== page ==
.MUSIC likely to be perceived as music-related TLD

United States of America
In In re theDot Communications Network LLC (Serial Nos 77/622,942, 77/622,944, 77/622,945, 77/622,947 and 77/622,948, November 22 2011), the Trademark Trial and Appeal Board (TTAB) has upheld the decision of the trademark examining attorney of the US Patent and Trademark Office (USPTO) to refuse registration on the Principal Register of the mark .MUSIC for domain registration services, various computer-related services and music-related goods.

The trademark examining attorney refused registration of .MUSIC on the grounds that it was merely descriptive of the applied-for goods and services under Section 2(e)(1) of the Trademark Act (15 USC § 1051 et al). 

The TTAB first addressed the applicant’s contention that the USPTO has a practice of allowing the registration of top-level domains (TLDs), such as '.travel'. The TTAB stated that the determination of whether a mark is merely descriptive must be based on the evidence of record at the time registration is sought. The evidence and arguments with regard to .MUSIC involved the question of current consumer perception of domain names and internet addresses, which have changed and evolved since the cited marks were registered. As a result of the upcoming ICANN generic TLD expansion, there are now numerous groups seeking TLD names, including another group seeking to register '.music' for use by musicians and the music industry. The TTAB concluded that the present-day public is likely to perceive .MUSIC as a TLD in the field of music. The TTAB stated that unrelated third-party '.____' and 'dot ____' registrations had very limited probative value, especially if those registrations were not supported by evidence of actual use, and reinforced its policy that third-party registrations are not conclusive on the question of descriptiveness.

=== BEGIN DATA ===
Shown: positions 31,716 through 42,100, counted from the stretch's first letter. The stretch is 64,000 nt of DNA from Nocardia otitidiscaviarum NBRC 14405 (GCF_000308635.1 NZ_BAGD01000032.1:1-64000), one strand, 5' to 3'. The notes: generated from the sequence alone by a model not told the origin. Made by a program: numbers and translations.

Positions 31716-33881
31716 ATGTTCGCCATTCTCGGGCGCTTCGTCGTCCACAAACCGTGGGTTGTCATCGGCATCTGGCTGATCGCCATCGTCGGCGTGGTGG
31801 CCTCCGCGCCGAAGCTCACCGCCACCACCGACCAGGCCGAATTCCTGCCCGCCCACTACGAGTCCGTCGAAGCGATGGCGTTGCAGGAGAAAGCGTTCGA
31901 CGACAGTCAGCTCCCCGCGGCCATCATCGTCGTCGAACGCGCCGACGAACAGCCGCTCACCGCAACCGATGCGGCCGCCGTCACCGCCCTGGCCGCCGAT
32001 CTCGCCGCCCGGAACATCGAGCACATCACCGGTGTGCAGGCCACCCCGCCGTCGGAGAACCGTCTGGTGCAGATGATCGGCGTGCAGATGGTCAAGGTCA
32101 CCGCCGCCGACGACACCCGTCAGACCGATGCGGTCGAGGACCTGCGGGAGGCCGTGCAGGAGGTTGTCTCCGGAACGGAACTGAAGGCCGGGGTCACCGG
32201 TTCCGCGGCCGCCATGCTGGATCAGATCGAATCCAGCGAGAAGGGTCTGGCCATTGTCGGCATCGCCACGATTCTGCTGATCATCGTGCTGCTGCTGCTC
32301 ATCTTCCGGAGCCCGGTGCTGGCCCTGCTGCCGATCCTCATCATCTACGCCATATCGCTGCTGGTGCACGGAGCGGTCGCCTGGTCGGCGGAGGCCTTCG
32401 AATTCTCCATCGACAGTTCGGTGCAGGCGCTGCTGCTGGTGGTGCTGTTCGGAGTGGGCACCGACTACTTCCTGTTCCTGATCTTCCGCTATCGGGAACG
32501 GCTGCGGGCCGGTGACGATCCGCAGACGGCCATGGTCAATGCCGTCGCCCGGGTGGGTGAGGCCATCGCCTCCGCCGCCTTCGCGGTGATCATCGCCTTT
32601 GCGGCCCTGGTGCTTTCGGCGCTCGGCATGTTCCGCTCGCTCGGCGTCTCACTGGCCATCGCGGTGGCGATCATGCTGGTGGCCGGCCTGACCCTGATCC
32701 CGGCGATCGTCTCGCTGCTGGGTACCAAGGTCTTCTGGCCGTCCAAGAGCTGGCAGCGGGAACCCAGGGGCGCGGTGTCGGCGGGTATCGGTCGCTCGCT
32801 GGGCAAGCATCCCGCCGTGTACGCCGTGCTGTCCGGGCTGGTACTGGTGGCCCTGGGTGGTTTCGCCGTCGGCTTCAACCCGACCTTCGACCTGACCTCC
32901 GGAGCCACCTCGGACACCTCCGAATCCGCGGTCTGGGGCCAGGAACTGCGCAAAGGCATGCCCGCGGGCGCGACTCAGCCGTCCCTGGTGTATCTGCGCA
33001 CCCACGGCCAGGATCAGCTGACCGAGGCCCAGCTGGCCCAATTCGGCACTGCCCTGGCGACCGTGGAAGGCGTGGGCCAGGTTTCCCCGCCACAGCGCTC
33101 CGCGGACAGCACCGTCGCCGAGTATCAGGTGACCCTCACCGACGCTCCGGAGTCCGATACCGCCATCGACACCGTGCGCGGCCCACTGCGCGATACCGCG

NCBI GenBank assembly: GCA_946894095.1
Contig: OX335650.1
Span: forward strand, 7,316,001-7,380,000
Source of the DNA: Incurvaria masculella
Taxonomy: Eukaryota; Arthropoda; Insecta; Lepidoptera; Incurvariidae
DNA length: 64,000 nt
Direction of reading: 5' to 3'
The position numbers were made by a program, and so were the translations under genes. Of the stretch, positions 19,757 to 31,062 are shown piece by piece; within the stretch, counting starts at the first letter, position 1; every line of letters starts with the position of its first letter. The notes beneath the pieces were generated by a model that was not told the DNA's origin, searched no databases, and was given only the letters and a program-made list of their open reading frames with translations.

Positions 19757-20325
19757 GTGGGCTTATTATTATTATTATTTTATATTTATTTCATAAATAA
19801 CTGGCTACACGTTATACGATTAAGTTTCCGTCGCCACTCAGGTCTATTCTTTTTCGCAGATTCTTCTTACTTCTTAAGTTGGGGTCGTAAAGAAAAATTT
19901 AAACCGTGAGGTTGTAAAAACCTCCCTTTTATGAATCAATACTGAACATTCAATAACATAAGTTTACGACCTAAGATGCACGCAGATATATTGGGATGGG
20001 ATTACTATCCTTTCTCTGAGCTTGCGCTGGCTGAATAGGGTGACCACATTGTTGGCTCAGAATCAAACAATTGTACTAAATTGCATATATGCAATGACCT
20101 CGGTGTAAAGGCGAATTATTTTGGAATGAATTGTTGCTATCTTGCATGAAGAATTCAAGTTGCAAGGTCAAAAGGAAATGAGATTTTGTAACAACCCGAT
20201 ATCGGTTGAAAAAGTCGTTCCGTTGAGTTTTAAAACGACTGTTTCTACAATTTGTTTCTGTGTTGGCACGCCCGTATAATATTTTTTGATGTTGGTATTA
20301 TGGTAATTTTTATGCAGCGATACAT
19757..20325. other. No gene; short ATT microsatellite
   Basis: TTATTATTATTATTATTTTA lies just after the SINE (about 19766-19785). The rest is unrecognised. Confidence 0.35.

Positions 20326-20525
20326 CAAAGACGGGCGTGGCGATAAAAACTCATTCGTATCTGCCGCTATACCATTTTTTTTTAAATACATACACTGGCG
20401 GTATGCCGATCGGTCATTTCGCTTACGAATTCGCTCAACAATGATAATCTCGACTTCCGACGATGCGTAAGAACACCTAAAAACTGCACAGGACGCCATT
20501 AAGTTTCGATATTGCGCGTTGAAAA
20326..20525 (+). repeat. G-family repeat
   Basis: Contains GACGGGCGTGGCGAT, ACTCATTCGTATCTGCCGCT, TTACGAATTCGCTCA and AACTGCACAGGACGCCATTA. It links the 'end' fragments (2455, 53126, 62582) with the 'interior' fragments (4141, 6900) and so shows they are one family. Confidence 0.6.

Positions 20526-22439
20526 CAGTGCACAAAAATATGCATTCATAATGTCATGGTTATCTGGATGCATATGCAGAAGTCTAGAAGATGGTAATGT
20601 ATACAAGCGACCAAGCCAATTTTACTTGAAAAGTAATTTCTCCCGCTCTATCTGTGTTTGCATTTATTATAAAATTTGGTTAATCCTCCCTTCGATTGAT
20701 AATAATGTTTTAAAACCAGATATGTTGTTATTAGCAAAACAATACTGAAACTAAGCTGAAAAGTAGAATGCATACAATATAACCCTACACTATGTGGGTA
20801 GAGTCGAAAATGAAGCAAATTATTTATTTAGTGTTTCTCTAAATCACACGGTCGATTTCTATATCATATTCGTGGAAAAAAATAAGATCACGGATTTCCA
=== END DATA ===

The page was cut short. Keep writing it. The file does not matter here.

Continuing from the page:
The TTAB then affirmed the trademark examining attorney’s finding that .MUSIC was merely descriptive of the applied-for goods and services. To determine whether .MUSIC was merely descriptive, the question was “whether someone who knows what the products listed in the description of the mark are will understand the mark to convey information about them”. In this case, having determined that .MUSIC engenders the commercial impression of a TLD in the field of music, the TTAB stated that its analysis must be whether someone who knows the goods or services listed in the applications will understand the mark to directly convey information about them. The TTAB found .MUSIC to be descriptive of “registration of domain names for identification of users on a global computer network”, because consumers would anticipate that .MUSIC identifies the registration of domain names for a music-related TLD. 

The TTAB rejected the applicant’s argument that .MUSIC was arbitrary with respect to some of its identified services, noting that registration will be denied if a mark is merely descriptive of any of the services for which registration is sought. The TTAB went on to find .MUSIC descriptive of internet hosting services, music publishing and entertainment services, online directory services and downloadable music content (the additional applied-for services).
 
Ron N Dreben and Dana M Nicoletti, Morgan Lewis & Bockius LLP, Washington DC

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